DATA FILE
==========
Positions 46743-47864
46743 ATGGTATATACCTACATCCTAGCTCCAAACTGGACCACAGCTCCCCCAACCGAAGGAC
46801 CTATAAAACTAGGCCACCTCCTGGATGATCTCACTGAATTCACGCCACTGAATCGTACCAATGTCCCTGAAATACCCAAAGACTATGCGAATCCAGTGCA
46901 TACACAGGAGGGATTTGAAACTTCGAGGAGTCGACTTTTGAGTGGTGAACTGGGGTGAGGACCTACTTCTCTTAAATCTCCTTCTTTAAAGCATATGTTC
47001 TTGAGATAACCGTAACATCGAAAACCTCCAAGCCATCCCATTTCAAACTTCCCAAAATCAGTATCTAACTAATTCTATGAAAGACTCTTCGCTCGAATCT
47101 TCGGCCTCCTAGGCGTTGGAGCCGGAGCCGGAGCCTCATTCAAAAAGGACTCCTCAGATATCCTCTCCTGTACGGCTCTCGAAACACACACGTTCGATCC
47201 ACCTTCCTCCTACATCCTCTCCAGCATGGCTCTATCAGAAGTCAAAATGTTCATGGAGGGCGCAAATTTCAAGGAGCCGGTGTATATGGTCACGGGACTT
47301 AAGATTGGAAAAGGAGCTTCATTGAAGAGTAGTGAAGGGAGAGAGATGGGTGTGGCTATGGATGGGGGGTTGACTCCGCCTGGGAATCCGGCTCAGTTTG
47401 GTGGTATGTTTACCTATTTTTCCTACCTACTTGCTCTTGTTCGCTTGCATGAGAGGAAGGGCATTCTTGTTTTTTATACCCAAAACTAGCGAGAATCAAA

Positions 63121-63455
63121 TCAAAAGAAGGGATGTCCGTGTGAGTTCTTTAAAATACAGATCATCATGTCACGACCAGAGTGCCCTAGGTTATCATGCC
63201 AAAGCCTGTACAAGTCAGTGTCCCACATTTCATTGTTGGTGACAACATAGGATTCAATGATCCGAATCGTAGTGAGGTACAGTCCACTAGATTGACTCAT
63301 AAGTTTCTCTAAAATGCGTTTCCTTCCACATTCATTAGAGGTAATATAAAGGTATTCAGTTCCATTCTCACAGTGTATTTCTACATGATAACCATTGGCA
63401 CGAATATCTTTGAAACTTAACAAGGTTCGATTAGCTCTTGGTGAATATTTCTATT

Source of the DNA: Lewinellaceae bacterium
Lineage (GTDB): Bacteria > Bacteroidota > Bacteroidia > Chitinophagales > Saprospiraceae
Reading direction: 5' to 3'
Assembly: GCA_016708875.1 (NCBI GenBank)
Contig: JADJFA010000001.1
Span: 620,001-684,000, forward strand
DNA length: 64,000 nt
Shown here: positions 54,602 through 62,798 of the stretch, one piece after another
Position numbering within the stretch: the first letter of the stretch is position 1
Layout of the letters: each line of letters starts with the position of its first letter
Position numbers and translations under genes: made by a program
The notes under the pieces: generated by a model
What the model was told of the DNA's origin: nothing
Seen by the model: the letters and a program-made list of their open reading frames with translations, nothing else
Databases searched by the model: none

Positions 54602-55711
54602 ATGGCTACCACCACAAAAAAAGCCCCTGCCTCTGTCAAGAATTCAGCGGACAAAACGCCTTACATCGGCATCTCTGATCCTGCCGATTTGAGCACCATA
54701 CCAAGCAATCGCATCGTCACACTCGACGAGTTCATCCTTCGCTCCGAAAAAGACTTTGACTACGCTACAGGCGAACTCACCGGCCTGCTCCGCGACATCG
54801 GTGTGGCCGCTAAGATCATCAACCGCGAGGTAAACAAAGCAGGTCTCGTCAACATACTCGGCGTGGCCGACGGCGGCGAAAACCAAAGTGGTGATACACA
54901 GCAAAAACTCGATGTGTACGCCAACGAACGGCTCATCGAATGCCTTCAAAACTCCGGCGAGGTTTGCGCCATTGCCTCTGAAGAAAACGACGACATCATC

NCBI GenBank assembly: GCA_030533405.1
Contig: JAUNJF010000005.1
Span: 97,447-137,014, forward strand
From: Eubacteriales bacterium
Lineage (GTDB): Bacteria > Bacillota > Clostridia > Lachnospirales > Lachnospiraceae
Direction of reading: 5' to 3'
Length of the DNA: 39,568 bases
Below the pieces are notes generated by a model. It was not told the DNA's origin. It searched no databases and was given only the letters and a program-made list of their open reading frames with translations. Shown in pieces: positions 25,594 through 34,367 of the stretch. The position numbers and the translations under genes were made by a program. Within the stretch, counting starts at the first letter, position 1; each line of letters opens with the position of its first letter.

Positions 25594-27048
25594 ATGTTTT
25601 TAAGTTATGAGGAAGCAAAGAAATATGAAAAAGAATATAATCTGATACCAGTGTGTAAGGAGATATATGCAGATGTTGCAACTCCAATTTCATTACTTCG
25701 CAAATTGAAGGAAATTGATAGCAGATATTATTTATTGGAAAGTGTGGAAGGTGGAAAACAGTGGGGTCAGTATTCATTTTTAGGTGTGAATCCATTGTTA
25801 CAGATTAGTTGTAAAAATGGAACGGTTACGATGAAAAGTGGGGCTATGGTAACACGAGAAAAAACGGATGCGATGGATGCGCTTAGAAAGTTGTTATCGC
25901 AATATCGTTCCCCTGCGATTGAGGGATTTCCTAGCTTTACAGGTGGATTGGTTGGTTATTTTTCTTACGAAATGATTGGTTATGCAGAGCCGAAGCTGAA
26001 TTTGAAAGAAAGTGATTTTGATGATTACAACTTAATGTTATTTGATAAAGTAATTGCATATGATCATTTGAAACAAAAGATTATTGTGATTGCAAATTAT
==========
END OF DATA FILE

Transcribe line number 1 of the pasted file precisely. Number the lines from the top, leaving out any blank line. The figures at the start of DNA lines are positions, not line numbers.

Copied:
Positions 46743-47864